Author: John Green
Published: January 10, 2012 by Dutton Books
Number of Pages: 313
Blurb from Goodreads: Diagnosed with Stage IV thyroid cancer at 13, Hazel was prepared to die until, at 14, a medical miracle shrunk the tumours in her lungs... for now.
Two years post-miracle, sixteen-year-old Hazel is post-everything else, too; post-high school, post-friends and post-normalcy. And even though she could live for a long time (whatever that means), Hazel lives tethered to an oxygen tank, the tumours tenuously kept at bay with a constant chemical assault.
Enter Augustus Waters. A match made at cancer kid support group, Augustus is gorgeous, in remission, and shockingly to her, interested in Hazel. Being with Augustus is both an unexpected destination and a long-needed journey, pushing Hazel to re-examine how sickness and health, life and death, will define her and the legacy that everyone leaves behind.
That pretty much sums up how I feel right now, but here's the actual review anyway.
There are thousands of great books out there all amazing in their own sense. There are books that make you laugh, books that make you cry and there are even books that when you are finished you feel like you lost a friend. However, The Fault in Our Stars cannot even be described as a book, it truly is a masterpiece. Why else would I be sitting here at twelve at night with a box of tissues bawling my eyes out writing a review for the book that grabbed my heart and then ripped it out of my chest. This book is perfection.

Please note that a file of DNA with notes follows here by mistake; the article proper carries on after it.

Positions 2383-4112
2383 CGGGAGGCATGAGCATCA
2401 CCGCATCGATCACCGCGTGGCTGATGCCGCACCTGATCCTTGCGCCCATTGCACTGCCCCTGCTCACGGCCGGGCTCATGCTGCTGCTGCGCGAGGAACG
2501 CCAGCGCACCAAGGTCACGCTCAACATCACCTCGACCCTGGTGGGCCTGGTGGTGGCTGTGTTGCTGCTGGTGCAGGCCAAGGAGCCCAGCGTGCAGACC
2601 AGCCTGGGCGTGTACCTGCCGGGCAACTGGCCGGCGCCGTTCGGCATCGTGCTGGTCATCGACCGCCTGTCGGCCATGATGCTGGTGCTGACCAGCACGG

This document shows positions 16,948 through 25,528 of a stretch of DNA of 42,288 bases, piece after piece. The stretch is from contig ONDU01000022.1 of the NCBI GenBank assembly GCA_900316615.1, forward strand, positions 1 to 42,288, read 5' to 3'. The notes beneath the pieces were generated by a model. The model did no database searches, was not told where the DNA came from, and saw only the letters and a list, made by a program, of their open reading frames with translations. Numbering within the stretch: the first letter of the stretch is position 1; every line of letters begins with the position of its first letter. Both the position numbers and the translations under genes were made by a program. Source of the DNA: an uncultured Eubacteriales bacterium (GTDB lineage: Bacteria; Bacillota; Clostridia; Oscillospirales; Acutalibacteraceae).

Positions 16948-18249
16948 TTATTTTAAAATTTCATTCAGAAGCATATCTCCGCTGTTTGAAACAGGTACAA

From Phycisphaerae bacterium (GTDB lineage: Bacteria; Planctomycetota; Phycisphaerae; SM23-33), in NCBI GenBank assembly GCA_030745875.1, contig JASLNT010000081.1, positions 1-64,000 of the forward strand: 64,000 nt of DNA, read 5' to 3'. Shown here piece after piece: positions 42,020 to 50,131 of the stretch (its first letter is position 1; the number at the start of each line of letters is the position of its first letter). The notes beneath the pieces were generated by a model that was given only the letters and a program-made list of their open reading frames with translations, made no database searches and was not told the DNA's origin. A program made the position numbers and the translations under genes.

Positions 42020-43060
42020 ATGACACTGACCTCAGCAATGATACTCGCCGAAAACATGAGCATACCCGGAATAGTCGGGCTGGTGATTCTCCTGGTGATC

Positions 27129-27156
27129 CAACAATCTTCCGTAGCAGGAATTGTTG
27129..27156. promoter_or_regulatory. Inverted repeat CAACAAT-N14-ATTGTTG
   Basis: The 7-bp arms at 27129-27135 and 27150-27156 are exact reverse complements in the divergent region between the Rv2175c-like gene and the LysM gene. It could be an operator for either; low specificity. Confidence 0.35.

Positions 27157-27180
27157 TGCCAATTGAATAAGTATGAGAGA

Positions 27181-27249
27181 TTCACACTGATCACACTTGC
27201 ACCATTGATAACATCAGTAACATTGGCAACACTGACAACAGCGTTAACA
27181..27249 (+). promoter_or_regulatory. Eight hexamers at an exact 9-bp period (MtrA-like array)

Our characters are so realistic and yet they are so normal and happy for a couple of kids who don't know if tomorrow is going to come or not. They know that life isn't fair and they can joke about it. When I was first introduced to Hazel, I felt bad for her, I mean wouldn't you? It's a human instinct to feel bad for sick people, to pity them and after their death to honor them and talk about how brave they were and hot strongly they fought. Hazel sees the truth and as painful as it may have been in a way she got me to see it too. That's what makes a great book when you can actually take some sort of understanding from what you are reading.
Augustus Waters.. I don't know how I can talk about him so I won't say much but I'll say this he was just a boy who had to learn that the world isn't a wish giving factory.
The writing was beautiful. This book is written in a lyrical sense that draws you in, builds up the suspense and then knocks you off a cliff and sends you falling towards oblivion. You can say you won't cry I though the same thing but as soon as you meet the characters you'll feel connected to them their pain will become yours and I assure you that when they suffer you will too. After all as, Augustus loved to quote "pain demands to be felt."
This book gets